February 23, 2021, by Kathryn Steenson
Unlocking the DH Lawrence Collection
This is a post by Amy, D H Lawrence Project cataloguer.
After a delayed start due to Covid, work is currently underway on a two-year project aimed at making our D H Lawrence collections accessible to a wider audience. The project will incorporate a number of different elements, including the digitisation of Lawrence’s correspondence and literary manuscripts, the creation of brand new catalogues for previously unlisted sections of the collection, and an events programme centred around an exhibition at Lakeside Arts curated by world-renowned expert on DH Lawrence, Dr Andrew Harrison from the School of English.
The digitisation strand of the project will see the creation of over 10,000 high quality digital images of our unique Lawrence literary manuscripts, letters and artworks. Sixteen percent of the images will be from The White Peacock, the only example of a manuscript novel by Lawrence remaining in the United Kingdom today.
Anyone familiar with early 20th century archival collections knows just how vulnerable they can be. Our Lawrence manuscripts are no exception, many being written in soft pencil on thin, acidic paper, or bound using poor quality materials and workmanship, which has led to important marginalia being obscured. The preservation work carried out will mean that in a few cases the manuscripts and artworks will be seen in their original state for the first time in decades, whilst digitisation will reduce the need to handle the fragile originals.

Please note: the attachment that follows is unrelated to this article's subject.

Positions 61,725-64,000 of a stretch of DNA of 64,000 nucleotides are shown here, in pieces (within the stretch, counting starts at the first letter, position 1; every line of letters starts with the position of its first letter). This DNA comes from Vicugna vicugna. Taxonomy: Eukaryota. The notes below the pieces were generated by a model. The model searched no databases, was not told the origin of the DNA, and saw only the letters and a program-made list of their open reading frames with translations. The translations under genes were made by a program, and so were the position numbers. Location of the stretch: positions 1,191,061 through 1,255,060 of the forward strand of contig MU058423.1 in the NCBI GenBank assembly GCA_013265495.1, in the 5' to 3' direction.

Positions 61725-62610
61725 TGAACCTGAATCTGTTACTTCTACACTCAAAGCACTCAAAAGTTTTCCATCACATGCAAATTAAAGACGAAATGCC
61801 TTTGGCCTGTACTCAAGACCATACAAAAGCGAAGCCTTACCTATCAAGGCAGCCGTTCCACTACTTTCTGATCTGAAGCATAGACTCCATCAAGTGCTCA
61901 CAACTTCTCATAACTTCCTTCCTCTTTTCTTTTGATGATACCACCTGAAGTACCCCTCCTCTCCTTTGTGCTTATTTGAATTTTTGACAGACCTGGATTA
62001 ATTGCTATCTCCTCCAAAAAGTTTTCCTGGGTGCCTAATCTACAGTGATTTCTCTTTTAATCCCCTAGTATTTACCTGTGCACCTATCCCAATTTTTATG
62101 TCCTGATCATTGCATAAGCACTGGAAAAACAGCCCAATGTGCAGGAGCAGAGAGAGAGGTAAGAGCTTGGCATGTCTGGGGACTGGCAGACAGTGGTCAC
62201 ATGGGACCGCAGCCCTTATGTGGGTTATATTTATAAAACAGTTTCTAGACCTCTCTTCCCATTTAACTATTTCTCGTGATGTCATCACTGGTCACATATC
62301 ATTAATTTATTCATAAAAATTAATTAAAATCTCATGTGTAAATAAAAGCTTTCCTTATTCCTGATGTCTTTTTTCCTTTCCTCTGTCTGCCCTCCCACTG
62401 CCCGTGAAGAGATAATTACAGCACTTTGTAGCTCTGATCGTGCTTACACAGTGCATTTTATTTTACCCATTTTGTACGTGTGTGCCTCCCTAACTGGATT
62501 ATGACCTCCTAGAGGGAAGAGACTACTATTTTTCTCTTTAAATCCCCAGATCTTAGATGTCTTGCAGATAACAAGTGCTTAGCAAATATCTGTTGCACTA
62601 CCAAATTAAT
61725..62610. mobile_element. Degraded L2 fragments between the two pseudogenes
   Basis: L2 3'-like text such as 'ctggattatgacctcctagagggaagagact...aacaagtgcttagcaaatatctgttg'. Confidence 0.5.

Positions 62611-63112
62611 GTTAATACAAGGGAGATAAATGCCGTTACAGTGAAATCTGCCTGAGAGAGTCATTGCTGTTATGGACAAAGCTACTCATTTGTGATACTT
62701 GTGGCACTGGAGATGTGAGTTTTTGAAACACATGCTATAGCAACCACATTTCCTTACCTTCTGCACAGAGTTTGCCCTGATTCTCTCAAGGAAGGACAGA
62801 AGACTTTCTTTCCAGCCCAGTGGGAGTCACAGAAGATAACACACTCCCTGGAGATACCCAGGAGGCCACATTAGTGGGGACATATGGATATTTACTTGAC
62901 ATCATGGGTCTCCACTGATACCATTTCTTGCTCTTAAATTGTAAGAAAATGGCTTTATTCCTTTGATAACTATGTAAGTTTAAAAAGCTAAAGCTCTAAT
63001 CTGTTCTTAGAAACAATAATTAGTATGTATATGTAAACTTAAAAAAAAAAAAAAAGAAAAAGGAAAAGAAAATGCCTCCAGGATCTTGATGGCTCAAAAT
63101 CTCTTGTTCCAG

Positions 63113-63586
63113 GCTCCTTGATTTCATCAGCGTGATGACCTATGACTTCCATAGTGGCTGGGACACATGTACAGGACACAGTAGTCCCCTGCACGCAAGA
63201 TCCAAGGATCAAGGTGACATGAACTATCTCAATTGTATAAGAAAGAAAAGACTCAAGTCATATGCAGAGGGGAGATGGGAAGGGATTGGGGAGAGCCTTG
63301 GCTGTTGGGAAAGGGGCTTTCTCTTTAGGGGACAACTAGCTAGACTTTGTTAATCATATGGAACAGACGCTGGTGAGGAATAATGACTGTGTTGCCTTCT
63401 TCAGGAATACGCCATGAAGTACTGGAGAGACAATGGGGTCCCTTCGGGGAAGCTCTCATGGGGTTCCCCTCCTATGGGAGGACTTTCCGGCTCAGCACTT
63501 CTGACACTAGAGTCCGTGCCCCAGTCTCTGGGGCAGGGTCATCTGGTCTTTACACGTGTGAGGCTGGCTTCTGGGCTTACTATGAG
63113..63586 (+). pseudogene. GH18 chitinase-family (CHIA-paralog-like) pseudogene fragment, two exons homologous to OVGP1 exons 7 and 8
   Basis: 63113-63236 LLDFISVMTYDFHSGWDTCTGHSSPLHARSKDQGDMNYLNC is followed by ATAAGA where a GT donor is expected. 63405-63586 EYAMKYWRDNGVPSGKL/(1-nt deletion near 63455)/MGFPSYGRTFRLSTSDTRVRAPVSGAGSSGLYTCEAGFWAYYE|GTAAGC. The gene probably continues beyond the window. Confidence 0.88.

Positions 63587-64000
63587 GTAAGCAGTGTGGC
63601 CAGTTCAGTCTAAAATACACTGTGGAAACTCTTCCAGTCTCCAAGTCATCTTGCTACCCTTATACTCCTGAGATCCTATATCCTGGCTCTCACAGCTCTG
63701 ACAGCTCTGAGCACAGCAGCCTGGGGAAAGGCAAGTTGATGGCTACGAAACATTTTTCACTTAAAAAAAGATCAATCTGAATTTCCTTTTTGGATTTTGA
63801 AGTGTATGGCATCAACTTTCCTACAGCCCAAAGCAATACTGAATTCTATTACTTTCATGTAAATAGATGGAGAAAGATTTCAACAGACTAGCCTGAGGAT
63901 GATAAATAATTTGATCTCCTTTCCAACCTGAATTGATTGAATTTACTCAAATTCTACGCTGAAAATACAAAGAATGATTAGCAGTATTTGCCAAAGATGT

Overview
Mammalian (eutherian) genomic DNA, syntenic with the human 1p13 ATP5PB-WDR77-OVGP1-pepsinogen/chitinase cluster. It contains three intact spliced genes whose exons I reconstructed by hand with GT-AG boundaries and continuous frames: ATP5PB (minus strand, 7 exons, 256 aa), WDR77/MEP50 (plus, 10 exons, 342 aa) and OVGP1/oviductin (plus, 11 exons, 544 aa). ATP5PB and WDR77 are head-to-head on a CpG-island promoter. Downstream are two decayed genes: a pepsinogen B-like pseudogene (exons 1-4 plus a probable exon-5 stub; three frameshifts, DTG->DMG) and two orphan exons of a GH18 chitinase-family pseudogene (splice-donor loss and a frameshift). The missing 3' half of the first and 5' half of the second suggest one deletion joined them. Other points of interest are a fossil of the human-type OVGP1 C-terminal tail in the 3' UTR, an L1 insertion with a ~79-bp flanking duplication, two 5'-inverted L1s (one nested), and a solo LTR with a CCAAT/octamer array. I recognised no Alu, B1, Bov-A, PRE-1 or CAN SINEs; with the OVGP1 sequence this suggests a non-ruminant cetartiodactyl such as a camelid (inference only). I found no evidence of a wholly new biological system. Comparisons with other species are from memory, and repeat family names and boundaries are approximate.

The cataloguing strand of the project will provide access to previously uncatalogued sections of our Lawrence Collection. These are papers relating to the Cambridge University Press edition of the Letters and Works of D.H. Lawrence, and related research papers of the late James T. Boulton (1924-2013), a former University of Nottingham academic and one of the foremost Cambridge editors. Work on the Cambridge edition started in the late 1960s with the aim of publishing every single extant letter written by Lawrence, and soon evolved into an ambitious project to publish a scholarly edition of Lawrence’s complete works, a three-volume biography, and a comprehensive bibliography of everything written by the author. The papers at Manuscripts and Special Collections document over 40 years of editorial work and painstaking academic research by the Cambridge team.
The ‘Unlocking the DH Lawrence Collection’ project is funded by the Arts Council England Designation Development Fund , and runs until March 2022.
The DH Lawrence collections are available to view by appointment in our Reading Room on King’s Meadow Campus. There is currently some disruption to service caused by coronavirus restrictions, so please check out the latest opening hours on our homepage. You can also read more about our Covid-19 precautions on our blog.
Our enquiry and copying service are operating as normal.
No comments yet, fill out a comment to be the first